via ‘White farmers should be compensated’ – DailyNews Live Mugove Tafirenyika • 18 December 2015
HARARE – Government must prioritise the compensation of white former commercial farmers for improvements they made on land it acquired during the ad hoc and often chaotic land reform programme which started in 2000, a Zanu PF MP has said.
Contributing to a motion on the Finance Bill in Parliament on Wednesday, Zanu PF MP for Harare East Terrence Mukupe bemoaned that the 2016 National Budget had not made provisions for compensation.
Going against his party’s long established position that the white farmers will not be paid restitution, Mukupe, a banker by profession said failure to compensate white former commercial farmers had led government into liability.
“We still have not brought in the books and we do not know and have not made any provisions in terms of what is actually the extent of the liability that we have.
“So, I guess when we are looking at the issues of some of the Treasury Bills and all the monies that we are raising, this is an issue that we also have to take into consideration,” Mukupe said.
The Harare East legislator also described the issue of compensation as “a big elephant in the room which was not touched on”.
“At the moment, it is not really clear in as far as the land compensation is concerned. We embarked on a policy where we acquired a lot of land and I think the policy that we have got is that all the land that we have acquired, we are going to be making payments on improvements to the land to the white owners”.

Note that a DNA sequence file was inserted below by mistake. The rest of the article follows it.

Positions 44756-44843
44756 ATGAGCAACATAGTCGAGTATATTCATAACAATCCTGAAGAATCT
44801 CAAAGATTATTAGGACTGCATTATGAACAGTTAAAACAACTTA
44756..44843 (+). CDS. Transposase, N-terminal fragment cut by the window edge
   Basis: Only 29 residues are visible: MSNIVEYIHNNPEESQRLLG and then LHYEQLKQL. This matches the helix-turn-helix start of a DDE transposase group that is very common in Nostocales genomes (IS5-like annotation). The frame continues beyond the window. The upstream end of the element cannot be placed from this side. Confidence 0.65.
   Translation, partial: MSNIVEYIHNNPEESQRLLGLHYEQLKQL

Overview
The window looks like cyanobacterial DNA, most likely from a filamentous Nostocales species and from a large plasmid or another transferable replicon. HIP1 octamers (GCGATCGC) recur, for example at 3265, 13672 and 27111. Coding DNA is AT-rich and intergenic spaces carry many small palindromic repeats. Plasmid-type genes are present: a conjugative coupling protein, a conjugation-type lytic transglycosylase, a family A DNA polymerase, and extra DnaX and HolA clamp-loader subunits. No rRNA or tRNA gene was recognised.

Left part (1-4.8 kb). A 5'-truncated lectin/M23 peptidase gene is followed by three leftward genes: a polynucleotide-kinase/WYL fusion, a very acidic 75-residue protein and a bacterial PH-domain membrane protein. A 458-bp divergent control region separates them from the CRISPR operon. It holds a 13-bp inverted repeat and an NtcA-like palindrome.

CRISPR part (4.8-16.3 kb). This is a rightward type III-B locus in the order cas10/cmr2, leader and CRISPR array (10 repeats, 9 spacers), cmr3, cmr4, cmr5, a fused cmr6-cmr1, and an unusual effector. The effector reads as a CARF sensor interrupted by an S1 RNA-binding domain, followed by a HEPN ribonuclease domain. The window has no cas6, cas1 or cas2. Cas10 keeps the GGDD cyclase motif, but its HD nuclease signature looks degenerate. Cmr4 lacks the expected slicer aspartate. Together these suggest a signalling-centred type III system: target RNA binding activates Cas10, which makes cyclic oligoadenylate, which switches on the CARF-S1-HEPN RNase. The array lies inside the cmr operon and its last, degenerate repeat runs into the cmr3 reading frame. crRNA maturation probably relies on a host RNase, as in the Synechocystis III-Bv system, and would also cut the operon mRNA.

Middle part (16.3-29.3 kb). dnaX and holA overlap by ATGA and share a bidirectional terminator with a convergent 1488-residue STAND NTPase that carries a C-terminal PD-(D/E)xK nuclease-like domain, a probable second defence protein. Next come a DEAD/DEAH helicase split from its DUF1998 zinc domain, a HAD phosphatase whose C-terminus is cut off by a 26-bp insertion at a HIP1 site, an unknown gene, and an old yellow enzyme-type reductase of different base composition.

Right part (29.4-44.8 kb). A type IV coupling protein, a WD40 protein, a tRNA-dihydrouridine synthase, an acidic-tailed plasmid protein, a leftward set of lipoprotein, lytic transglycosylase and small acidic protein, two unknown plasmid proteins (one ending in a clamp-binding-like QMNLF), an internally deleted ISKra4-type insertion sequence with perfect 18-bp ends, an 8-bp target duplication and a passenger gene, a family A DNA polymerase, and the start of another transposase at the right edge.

Although President Robert Mugabe is also on record saying that while his government had no obligation to pay reparations to the victims of the chaotic and often violent land grabs led by the country’s veterans of the war of liberation, compensation for improvements was mandatory and nothing concrete has thus far been done.
Speaking at the opening of the Zimbabwe International Investment Conference in Harare in 2009 Mugabe said: “We pay compensation for improvements, developments, improvements, whatever you can evaluate as improvements, we pay compensation and that’s our obligation.”
He was responding to Commercial Farmers Union (CFU) official, Trevor Gifford, who had asked when full and fair compensation would be paid to farmers who lost their farms as a result of the land reform programme.
The bulk of Zimbabwe’s estimated 4 000 white commercial farmers have been forcibly evicted from their farms over the past decade.
Once a net exporter of food, Zimbabwe has since 2002, faced severe food shortages that critics blame on Mugabe’s populist policies such as the land reform programme which took land from productive farmers and mainly benefited his inner circle.
The country’s main opposition MDC party led by Morgan Tsvangirai for instance insists that Mugabe’s cronies — and not ordinary peasants — benefited the most from farm seizures with some of them ending up with as many as six farms each against the government’s stated one-man one-farm policy.
Findings of successive land audits have not been made public amid concerns that government is concealing damning information.
On his part, Mugabe argues that the reforms were necessary to correct a colonial land ownership system that reserved the best land for whites and banished blacks to poor soils.
And on perennial food shortages Mugabe characteristically blames the West and at times cites changing weather patterns.